LOUDOUN COUNTY, Va. (DC News Now) — After a proposal to bring the Washington Commanders’ next stadium to Virginia was killed in the General Assembly earlier this year, the potential of Dan Snyder selling the franchise could change its fortune next year.

Interestingly, the issue of whether to bring the NFL team to the commonwealth has not been a partisan issue, but rather one that weighs on how each individual legislator feels.

The Commanders’ lease at FedEx Field in Prince George’s County ends in 2026, opening the door for D.C., Maryland, and Virginia to welcome the franchise to its neighborhoods.

But several scandals under the ownership of Dan Snyder were among the reasons the Commanders have yet to finalize a future home.

“[A potential sale] definitely clears the path a little bit more,” said Del. Suhas Subramanyam, a Democrat who represents parts of Prince William and Loudoun Counties. “At least for negotiations that won’t have this sort of shadow hanging over it.”

DC News Now asked Subramanyam if Snyder sells the team, would that change the way the lawmaker would feel about a stadium coming to Virginia.

“Absolutely,” he responded. “I mean, you can’t just evaluate the merits of a deal based on the numbers. You have to also evaluate it based on who you’re partnering with.”

A constant champion for bringing the Commanders to the commonwealth is Gov. Glenn Youngkin.

“If the Commanders are going to relocate, they should relocate to Virginia,” he said at a rally in Fairfax County in August.

He echoed that sentiment, even after the latest Snyder announcement.

“If the Commanders are going to relocate, they should relocate to Virginia,” the Republican said in a statement. “We are the best state to live, work, raise a family, and have a professional sports team. But our legislators have got to do the work. Come back to me with a frame so that we then can negotiate the best deal on behalf of taxpayers. This is a moment where taxpayers have to be represented. And I feel I’m well-equipped to do that. But we need to get our legislators back and that’s not going to happen until January.”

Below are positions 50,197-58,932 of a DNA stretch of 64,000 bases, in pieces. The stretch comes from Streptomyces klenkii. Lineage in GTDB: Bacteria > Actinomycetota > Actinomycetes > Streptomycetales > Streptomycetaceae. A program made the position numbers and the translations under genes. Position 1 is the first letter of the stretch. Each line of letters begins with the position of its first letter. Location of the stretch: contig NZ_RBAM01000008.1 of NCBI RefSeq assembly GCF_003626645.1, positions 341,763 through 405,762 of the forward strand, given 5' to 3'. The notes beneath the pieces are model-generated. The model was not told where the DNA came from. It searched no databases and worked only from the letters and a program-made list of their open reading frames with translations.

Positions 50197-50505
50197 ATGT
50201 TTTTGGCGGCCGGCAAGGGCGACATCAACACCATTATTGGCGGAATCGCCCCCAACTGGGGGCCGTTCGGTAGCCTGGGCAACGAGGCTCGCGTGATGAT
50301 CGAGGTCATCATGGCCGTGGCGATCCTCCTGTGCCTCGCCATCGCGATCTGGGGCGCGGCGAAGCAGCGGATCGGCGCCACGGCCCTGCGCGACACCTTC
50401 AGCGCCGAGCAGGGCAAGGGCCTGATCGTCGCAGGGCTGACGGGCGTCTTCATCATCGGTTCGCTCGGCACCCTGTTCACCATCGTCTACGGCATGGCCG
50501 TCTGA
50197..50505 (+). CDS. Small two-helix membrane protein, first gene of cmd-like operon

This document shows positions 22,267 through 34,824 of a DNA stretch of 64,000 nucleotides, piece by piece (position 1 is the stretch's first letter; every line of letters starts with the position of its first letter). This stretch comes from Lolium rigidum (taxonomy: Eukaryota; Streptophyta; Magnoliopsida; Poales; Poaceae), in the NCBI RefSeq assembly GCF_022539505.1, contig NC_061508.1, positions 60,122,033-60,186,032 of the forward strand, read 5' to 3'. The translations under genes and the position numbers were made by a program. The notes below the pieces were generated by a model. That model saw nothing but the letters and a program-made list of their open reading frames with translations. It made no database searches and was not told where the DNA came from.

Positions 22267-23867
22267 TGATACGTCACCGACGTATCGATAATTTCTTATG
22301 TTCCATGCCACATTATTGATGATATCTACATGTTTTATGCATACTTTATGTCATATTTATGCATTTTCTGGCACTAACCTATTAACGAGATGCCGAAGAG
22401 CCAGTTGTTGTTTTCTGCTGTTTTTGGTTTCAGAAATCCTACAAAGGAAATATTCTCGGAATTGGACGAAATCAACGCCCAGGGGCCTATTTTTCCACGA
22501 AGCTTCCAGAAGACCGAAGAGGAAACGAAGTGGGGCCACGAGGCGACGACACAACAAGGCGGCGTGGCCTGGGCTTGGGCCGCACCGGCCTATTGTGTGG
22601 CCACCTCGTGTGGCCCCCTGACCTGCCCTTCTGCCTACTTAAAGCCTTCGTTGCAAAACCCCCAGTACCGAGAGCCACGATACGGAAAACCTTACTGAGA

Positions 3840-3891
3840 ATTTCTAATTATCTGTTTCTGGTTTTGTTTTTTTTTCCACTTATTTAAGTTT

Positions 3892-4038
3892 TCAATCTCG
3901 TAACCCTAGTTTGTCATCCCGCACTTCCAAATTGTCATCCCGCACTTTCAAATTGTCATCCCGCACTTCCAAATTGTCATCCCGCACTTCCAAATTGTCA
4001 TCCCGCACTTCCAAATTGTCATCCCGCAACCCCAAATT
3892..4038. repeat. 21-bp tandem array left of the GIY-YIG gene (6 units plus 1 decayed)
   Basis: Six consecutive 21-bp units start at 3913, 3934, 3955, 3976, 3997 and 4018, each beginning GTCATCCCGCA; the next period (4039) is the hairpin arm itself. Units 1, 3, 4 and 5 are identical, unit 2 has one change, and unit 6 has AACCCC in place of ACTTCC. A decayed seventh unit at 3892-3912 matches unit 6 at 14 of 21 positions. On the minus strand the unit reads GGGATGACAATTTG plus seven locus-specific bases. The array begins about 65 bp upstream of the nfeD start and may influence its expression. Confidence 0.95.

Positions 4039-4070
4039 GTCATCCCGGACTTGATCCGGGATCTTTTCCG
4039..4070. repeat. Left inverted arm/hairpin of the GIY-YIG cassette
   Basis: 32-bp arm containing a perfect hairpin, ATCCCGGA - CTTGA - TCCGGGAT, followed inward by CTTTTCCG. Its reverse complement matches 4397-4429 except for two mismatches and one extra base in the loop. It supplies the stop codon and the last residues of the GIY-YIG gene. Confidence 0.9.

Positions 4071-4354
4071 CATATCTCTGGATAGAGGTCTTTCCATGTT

There’s a big debate over what role taxpayers should play. A spokesperson for Republican Del. Dave LaRock, who represents part of Loudoun County, said “his position against a publicly-funded stadium is unchanged [after reports that Snyder could sell the team.]”

State Sen. Adam Ebbin, a Democrat who represents parts of Alexandria, plus Arlington and Fairfax Counties, said he doesn’t want taxpayers to spend a dime.

“I think a billionaire football team can do their own financing,” he said on the phone in an interview with DC News Now. “If the team wants to move stadiums I think they can afford to pay for it.”

The last NFL stadium built, SoFi Stadium in Los Angeles, was entirely privately funded. But as of now, New York state and Erie County are covering most of the cost for a planned new Buffalo Bills stadium.

The issue in Virginia is not just the money. Del. Danica Roem, a Democrat who represents part of Prince William County, Tweeted her disapproval of a stadium along I-95 in Prince William County.

“No matter who’s in charge of the organization, an NFL stadium (let alone a taxpayer funded one) does not belong along I-95 in Prince William County,” she wrote. “No commuter stuck for 1.5 days on that interstate in January thought, ‘You know what would make this better? Stadium traffic.'”